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Tuesday, July 16, 2024

ADB revises down Vietnam’s 2021 GDP growth forecast to 3.8%

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HCMC – The Asian Development Bank (ADB) has revised its forecast for Vietnam’s gross domestic product (GDP) growth this year to 3.8% from 5.8%.

Nguyen Minh Cuong, an economic expert at the bank, said the country’s economic growth had slowed down due to the Covid-19 resurgence. The local media reported that the recovery momentum has been disrupted despite a recovery in the first half of the year.

According to the ADB, the pandemic has also caused a shortage of laborers, leading to agricultural product supply chain disruptions. In addition, the export of farm products may be affected by storms in the second half of the year while anti-pandemic measures imposed on these products will linger to some extent.

Manufacturing sectors that need a large number of laborers have been hit due to a lack of laborers and a drop in output. Therefore, the industry was forecast to grow 5% this year, well below 8.9% in 2019.

The suspension of tourist sites and mobility restrictions will also affect the tourism sector, thus seeing the service sector’s growth drop from 7.3% to 3.3% this year.

Moreover, complicated administrative procedures, especially the travel pass, have hindered the travel of laborers and food supply chains, worsening the impact of the pandemic on the economy.

The prolonged Covid-19 pandemic and extended lockdowns have weakened consumption and investment, hampering Vietnam’s growth prospects, said Andrew Jeffries, Country Director of the ADB in Vietnam.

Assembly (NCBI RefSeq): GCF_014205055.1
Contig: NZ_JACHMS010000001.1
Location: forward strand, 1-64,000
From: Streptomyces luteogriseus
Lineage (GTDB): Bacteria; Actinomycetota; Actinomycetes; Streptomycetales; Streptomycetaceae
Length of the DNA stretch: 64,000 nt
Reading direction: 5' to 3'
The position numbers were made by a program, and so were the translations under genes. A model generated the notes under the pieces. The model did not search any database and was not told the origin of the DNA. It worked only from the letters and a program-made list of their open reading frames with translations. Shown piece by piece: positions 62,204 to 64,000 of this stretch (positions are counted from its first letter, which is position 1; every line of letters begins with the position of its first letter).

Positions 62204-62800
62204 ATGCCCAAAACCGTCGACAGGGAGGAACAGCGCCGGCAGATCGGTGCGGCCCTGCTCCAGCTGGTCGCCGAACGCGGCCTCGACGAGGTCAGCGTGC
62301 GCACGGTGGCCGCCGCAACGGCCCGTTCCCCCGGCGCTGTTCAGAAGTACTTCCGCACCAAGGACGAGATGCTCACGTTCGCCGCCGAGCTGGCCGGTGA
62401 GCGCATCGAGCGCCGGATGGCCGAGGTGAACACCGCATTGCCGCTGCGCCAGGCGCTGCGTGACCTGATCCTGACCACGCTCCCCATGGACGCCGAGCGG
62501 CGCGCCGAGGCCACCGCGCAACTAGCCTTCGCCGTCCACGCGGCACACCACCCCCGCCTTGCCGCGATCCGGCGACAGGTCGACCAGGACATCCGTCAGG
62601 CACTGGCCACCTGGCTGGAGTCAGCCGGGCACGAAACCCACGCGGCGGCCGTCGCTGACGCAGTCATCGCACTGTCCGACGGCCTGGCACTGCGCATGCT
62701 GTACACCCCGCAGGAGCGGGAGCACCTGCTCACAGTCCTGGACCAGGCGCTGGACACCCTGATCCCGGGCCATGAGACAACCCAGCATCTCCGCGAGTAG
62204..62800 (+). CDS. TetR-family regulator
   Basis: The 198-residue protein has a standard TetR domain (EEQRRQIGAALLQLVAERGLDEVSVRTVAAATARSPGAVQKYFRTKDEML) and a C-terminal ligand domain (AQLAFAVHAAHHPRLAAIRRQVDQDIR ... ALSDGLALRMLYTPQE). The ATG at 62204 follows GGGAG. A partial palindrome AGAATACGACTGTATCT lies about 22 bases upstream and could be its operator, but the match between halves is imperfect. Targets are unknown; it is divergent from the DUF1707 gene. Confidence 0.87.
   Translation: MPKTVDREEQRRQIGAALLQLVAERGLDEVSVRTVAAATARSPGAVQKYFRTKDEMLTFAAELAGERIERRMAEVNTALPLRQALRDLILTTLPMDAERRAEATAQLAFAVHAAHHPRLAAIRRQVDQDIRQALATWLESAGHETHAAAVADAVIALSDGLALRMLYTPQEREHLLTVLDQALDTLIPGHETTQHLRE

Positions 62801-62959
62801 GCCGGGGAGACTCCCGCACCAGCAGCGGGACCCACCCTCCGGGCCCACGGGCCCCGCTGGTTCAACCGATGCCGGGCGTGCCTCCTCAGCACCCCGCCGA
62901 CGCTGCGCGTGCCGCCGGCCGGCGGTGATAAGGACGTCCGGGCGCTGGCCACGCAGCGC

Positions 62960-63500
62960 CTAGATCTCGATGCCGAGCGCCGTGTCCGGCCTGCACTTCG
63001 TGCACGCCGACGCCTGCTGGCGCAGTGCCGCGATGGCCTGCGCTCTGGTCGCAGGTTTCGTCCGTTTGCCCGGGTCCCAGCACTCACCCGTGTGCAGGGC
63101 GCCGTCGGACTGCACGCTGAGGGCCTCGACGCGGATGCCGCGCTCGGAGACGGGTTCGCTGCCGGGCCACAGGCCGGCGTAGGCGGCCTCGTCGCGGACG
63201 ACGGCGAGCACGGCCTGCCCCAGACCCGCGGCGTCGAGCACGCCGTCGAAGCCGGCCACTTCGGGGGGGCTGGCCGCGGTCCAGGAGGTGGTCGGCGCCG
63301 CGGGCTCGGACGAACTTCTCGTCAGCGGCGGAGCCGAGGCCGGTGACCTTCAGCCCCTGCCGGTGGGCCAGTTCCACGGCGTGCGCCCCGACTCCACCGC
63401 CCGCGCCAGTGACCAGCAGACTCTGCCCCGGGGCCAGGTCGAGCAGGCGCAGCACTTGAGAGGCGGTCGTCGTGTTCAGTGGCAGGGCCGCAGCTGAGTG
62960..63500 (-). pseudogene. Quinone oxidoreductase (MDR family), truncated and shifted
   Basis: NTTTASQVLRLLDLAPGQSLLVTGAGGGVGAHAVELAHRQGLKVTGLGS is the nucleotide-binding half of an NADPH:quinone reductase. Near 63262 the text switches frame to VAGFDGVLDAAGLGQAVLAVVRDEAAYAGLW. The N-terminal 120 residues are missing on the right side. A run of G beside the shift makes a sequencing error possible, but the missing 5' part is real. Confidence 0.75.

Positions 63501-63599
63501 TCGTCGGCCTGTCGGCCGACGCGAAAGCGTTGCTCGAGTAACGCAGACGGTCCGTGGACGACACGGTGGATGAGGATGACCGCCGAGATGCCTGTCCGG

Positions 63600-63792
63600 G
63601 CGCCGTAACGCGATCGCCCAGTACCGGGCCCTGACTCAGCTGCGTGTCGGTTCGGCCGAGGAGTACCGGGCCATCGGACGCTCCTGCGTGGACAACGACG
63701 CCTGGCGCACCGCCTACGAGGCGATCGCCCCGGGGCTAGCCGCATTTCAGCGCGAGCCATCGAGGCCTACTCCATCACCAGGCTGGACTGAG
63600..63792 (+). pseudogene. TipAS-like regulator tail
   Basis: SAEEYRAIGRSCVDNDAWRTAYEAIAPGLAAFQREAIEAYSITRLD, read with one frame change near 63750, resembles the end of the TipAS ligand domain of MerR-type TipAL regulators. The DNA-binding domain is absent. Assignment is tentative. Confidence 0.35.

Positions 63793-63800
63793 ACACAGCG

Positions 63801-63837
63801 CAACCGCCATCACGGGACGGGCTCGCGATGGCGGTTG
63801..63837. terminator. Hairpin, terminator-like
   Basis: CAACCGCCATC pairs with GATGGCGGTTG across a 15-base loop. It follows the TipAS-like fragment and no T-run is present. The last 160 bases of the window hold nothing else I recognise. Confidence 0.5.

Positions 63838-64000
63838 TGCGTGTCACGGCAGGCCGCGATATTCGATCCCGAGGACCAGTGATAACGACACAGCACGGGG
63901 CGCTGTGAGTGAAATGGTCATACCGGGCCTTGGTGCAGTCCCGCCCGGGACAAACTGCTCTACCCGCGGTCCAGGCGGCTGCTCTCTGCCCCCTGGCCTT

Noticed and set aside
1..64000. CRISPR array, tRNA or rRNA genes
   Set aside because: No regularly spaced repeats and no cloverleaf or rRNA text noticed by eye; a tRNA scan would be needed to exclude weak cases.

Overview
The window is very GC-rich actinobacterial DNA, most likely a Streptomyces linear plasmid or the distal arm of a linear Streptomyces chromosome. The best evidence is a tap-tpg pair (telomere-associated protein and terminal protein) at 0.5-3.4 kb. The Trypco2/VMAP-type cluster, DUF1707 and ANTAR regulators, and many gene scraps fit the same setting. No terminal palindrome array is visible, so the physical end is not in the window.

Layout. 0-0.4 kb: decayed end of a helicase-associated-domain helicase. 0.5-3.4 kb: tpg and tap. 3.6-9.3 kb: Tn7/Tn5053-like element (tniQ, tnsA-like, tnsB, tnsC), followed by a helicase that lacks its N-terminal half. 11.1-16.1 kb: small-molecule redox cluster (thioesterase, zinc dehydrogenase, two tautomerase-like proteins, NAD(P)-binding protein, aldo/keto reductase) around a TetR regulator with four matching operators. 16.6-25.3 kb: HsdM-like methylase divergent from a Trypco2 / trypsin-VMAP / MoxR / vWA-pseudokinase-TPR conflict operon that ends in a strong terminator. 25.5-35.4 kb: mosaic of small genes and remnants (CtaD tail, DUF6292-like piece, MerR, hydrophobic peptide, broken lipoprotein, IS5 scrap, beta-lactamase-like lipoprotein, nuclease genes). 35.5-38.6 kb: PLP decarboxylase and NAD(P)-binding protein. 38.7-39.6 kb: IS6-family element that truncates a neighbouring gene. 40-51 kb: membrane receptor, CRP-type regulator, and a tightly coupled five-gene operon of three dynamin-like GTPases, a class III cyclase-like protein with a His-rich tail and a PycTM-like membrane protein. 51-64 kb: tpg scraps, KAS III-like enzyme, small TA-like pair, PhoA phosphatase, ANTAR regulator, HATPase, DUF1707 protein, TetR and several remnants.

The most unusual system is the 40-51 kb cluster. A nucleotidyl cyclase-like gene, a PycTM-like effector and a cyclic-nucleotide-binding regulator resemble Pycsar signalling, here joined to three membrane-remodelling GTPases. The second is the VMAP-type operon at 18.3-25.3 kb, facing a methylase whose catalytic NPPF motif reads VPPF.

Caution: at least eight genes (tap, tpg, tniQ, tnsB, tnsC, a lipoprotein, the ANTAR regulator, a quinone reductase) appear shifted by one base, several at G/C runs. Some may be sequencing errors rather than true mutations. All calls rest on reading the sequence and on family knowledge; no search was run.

Nevertheless, he said Vietnam’s economy would recover and expand 6.5% in 2022 if the pandemic is brought under control late this year and 70% of its population is vaccinated against Covid-19 by the second quarter of next year.

The ADB is still optimistic about Vietnam’s mid-term and long-term growth outlook. Its growth can be backed by local demand, the disbursement of public investment, expansion of its export markets thanks to free trade agreements and the global economic recovery.

However, its short-term development prospect is challenging, mainly due to the pandemic, especially if the vaccination coverage does not increase significantly. The growth will also depend on the Government’s supply of essential products, such as food and cash, to residents vulnerable to the pandemic.

The regional lender noted that Vietnam would benefit from a lift of administrative obstacles for enterprises and residents and enhanced digital transformation to improve the effectiveness of anti-pandemic measures and support the economic recovery this year and the next.

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